Italy’s ability to compete at next year’s Summer Olympics could be compromised following a new sports law that was recently passed by the Italian Senate. Following the passage of the new law, the International Olympic Committee (IOC) issued a warning to Italy’s Olympic Committee advising of a possible Olympic exclusion last Tuesday, August 6th. This becomes more significant given that Milan and Northern Italy were awarded the hosting duties for the 2026 Winter Olympics, which could be at stake if the conflict isn’t resolved.
The approval of the new and controversial law has prompted the IOC to send a letter to Italy’s Olympic Committee (CONI) expressing its concerns.
According to the new law, the government would be authorized to reorganize the Italian Olympic Committee, its activities, and its internal organization. CONI’s previous government funding is now to be divided between the Olympic Committee and the newly-formed Sport e Salute company, which is entirely state owned by the ministry of economy, that distributes the income from state funds and financing. In essence, this gives the Italian government greater control over how much money goes to CONI and how that money is used.
CONI has historically been primarily funded by the Italian government via a scheme that includes revenues from sports betting, television rights, tickets for soccer (football) matches, and other sports-related ventures. The annual CONI budget has been around 408 million Euros (457 million USD), but this year, CONI will receive around only 40 million, while the rest will be funneled through the new entity.
The new law also states that the Italian Olympic Committee’s activities and responsibilities would depend on the government. The new law further indicates the federations that make up the Italian Olympic Committee should abide by the government’s statutes, rather than the Olympic Charter and the International Federation (IF) with which they are affiliated. Lastly, Italy’s government would have specific control over the Italian Olympic Committee’s financial activity.
Countries have been banned from Olympic participation for government interference in the past, including Kuwait at the 2016 Olympics in Rio. The athletes were still able to compete under the Olympic flag. Kuwait had a relatively-small roster of 9 athletes in 3 sports at the 2016 Olympics, including 2 swimmers Abbas Qali and Faye Sultan. Italy sent 312 athletes in 24 sports to the 2016 Olympics, and likewise represent a much larger commercial and television market than Kuwait, which would make a similar arrangement much more challenging logistically for the IOC.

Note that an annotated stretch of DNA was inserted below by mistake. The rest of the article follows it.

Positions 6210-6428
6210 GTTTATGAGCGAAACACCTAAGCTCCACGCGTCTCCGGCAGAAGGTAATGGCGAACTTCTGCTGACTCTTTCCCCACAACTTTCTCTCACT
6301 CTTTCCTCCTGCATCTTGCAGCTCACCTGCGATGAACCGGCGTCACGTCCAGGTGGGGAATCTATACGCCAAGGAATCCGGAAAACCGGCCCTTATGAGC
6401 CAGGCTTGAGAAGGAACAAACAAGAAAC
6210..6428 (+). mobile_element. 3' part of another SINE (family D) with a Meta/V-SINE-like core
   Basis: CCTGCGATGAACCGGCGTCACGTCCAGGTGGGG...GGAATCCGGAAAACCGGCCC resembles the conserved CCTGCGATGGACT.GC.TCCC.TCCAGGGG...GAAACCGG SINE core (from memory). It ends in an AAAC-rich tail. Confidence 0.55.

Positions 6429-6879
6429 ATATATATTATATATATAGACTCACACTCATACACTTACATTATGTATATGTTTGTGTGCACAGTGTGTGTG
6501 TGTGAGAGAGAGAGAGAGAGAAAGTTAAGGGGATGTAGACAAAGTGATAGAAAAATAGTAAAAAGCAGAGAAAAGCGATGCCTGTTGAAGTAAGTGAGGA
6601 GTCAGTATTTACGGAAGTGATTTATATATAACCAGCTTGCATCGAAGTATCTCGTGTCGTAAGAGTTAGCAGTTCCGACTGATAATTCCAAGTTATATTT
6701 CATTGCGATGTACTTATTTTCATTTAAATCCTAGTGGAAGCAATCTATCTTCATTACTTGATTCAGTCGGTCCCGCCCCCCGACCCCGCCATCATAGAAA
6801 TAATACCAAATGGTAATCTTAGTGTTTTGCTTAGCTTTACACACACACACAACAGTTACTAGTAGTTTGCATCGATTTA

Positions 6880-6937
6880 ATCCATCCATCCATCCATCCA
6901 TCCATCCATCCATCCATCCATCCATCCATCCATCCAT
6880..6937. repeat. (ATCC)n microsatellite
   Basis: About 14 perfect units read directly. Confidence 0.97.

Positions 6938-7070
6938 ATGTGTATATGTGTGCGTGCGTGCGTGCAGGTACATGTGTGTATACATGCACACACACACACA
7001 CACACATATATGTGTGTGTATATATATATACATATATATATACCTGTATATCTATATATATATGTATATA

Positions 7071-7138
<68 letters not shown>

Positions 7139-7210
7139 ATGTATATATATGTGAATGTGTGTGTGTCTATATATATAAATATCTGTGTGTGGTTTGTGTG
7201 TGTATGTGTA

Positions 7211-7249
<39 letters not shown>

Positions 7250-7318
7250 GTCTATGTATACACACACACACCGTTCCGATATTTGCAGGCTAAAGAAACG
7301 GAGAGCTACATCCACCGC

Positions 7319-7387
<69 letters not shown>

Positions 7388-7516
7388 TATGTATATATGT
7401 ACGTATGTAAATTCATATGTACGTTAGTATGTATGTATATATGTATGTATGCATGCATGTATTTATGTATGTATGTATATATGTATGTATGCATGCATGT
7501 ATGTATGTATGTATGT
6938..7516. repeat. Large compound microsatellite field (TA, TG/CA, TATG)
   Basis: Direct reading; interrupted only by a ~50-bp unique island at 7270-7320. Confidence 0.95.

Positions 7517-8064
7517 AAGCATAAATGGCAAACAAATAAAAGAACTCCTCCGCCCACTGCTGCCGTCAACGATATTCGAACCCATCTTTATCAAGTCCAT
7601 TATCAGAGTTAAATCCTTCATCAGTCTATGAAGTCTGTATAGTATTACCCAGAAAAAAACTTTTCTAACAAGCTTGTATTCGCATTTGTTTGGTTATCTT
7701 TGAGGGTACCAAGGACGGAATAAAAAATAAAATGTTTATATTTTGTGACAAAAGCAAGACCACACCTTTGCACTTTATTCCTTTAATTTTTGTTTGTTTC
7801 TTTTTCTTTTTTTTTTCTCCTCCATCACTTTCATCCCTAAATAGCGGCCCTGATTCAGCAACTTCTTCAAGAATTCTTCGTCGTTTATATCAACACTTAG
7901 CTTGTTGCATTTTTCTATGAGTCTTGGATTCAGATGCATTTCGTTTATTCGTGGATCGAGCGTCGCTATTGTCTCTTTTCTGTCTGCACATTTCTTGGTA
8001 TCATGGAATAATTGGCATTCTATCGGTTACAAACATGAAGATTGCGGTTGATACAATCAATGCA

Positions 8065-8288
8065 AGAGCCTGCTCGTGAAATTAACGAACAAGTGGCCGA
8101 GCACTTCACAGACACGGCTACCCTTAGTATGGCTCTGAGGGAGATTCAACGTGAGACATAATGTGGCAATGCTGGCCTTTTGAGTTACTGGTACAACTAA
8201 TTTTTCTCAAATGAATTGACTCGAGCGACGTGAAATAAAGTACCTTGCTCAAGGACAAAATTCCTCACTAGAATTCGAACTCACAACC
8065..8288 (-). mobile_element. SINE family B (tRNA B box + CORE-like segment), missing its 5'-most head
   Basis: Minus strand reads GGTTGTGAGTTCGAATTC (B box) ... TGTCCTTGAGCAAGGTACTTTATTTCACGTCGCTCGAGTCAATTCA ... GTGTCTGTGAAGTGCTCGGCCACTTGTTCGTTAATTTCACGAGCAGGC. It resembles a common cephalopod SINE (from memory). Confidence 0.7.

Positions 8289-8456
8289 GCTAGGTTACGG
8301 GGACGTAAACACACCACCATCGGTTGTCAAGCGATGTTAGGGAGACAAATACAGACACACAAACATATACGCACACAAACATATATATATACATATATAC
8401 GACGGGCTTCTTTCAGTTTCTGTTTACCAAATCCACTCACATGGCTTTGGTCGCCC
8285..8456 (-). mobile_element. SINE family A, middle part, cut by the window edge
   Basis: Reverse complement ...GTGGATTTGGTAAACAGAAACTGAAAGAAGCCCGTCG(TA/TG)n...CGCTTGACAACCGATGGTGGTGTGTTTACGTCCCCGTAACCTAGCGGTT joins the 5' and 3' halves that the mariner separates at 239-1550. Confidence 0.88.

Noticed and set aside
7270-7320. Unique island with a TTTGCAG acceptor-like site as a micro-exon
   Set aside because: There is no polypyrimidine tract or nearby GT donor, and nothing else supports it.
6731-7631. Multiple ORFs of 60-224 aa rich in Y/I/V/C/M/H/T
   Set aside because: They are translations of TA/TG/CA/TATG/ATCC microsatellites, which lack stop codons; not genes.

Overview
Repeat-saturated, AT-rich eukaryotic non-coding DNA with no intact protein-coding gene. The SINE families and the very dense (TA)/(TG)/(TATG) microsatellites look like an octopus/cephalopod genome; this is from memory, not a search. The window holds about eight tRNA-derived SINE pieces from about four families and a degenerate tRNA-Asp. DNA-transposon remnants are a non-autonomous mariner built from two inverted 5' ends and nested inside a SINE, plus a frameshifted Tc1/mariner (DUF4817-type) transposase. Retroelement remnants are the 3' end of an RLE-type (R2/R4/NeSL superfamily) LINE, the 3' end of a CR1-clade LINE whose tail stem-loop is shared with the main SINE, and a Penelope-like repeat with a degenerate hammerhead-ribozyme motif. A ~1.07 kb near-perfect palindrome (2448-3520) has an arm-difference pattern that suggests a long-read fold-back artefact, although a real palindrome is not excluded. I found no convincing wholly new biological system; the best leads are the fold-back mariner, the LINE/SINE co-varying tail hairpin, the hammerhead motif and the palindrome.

FULL LETTER ISSUED BY THE IOC
“The International Olympic Committee writes to the Italian Olympic Committee before the final draft of the decree was approved. And in fact we read “we wish to express serious concerns about some of them which, if approved, would clearly affect Coni’s autonomy”.
The Italian Olympic Committee’s autonomy is of vital importance for the IOC since sports organizations that adhere to the Olympic movement must necessarily be neutral.
Neutrality and autonomy include the determination of the rules of the sport and the definition of the structure and governance of the same.
Cooperation with governments is envisaged, but National Olympic Committees must be independent of any political, economic, or religious influence.
Violation of these rules leads to failure in compliance with the Olympic Charter.
In the extreme, it could lead to the suspension of the National Olympic Committee from the Olympic events.
The suspension, in any case, has not yet been decided but only feared. The IOC invited all parties to a formal meeting on the issue.”
THE SPORTS REFORM
The Italian government aims to reorganize the Italian Olympic Committee through the new Sports law. The reorganization of Italy’s National Olympic Committee was assigned to the government through the legal instrument of the delegating law.
What are the principles of the Olympic Charter that have been violated?
- The government can’t reorganize the Italian Olympic Committee (CONI), its activities, nor its internal organization
- The Italian Olympic Committee’s (CONI) activities and responsibilities should not be dependent on the government
- The entities that make up the Italian Olympic Committee should abide by the CONI’s statutes, the Olympic Charter, and the statutes proposed by the International Federation (IF) with which they are affiliated
- The government can’t have specific control over the Italian Olympic Committee’s financial activity